Madam Deputy Speaker, I beg to move,
“That this Parliament, in accordance with Article 144(1)(a) of the Constitution of the Republic of Singapore and section 11(1) of the Government Securities Act (Chapter 121A of the 2014 Revised Edition), resolves that the Minister for Finance be
authorised to borrow, by the issue of Government Securities in Singapore under that Act, a further sum not exceeding Two Hundred and Seventy Thousand Million Singapore Dollars (S$270,000,000,000), thereby in total a sum not exceeding Nine Hundred
and Sixty Thousand Million Singapore Dollars (S$960,000,000,000).”
2. I will also move a separate motion to increase the borrowing limit under the Local Treasury Bills Act. Madam, may I therefore propose, with your permission, that the substantive debate on both motions take place now. So, I would invite members to express
their views or raise questions on both motions during the debate. We will still move and take the Treasury Bills motion separately to ensure that the procedural requirements are dealt with. However, this proposal to have the substantive debate for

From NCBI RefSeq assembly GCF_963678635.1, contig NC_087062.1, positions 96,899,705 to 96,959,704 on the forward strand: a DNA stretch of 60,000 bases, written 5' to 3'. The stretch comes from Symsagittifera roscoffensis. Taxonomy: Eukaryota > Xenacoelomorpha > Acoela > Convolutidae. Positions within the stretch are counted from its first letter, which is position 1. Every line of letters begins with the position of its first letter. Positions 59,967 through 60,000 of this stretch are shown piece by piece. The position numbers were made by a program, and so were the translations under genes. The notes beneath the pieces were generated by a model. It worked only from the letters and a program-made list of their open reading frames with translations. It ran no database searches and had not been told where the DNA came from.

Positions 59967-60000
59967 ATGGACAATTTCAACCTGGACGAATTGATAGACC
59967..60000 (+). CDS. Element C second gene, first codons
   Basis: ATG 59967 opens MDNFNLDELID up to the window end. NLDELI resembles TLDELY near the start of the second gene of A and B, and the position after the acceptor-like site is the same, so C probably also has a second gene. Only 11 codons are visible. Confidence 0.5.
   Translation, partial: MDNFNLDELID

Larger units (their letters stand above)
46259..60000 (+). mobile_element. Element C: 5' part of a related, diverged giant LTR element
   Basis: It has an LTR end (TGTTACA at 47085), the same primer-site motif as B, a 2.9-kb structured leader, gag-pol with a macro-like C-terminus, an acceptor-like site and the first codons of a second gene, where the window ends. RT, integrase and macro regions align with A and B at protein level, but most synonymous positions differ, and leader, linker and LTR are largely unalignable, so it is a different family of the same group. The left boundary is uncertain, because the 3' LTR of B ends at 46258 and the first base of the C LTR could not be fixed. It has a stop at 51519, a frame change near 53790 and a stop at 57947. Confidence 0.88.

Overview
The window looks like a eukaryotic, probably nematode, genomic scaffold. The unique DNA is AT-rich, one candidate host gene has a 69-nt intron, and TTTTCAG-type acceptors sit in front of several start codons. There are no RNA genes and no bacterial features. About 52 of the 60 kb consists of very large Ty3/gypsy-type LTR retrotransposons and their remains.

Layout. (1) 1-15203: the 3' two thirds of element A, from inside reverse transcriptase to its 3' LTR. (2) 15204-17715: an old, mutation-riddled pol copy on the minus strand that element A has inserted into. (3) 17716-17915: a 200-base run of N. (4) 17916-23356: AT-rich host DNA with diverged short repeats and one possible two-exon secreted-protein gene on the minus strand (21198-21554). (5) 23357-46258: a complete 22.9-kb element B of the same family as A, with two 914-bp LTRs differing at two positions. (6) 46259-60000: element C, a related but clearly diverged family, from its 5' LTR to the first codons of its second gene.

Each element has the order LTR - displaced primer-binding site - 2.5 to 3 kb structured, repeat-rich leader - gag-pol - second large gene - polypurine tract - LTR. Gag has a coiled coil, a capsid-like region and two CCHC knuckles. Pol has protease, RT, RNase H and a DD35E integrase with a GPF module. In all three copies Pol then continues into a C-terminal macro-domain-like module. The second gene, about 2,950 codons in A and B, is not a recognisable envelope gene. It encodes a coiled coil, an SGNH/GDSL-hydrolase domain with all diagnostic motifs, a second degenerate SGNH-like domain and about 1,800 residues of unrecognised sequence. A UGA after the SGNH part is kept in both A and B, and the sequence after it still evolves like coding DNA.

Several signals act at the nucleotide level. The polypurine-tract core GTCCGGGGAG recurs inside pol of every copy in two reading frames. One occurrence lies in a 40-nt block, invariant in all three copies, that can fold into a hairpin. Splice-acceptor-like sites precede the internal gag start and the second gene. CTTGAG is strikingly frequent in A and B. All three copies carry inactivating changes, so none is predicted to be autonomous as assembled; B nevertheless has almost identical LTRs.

both motions taking place now, will allow the substantive arguments to be captured cogently in a single debate.
3. Let me explain why there is a need to increase both borrowing limits.
4. Madam, the Government Securities Act, or the GSA, authorises the issuance of Government Securities in Singapore. These securities are issued not for government spending. They are to fulfil other purposes. Specifically:
(a) the Singapore Government Securities (SGS) are issued to develop the domestic debt market and provide financial institutions with high quality liquid assets to meet regulatory requirements;
(b) the Special Singapore Government Securities, or SSGS, are non-tradable bonds issued primarily to meet the investment needs of the Central Provident Fund (CPF); and
(c) the Singapore Savings Bonds (SSB) are issued to provide individual investors with a long-term savings option.
5. Separately, the Local Treasury Bills Act, or the LTBA, authorises the issuance of Treasury Bills, to develop the domestic short-term debt market and to meet market demand for short-term rated Singapore Government debt securities.
6. Madam, let me emphasise again that these borrowings under both the GSA and the LTBA are invested, and do not increase the amount available for government spending. So, the increases in the respective borrowing limits do not improve the Government’s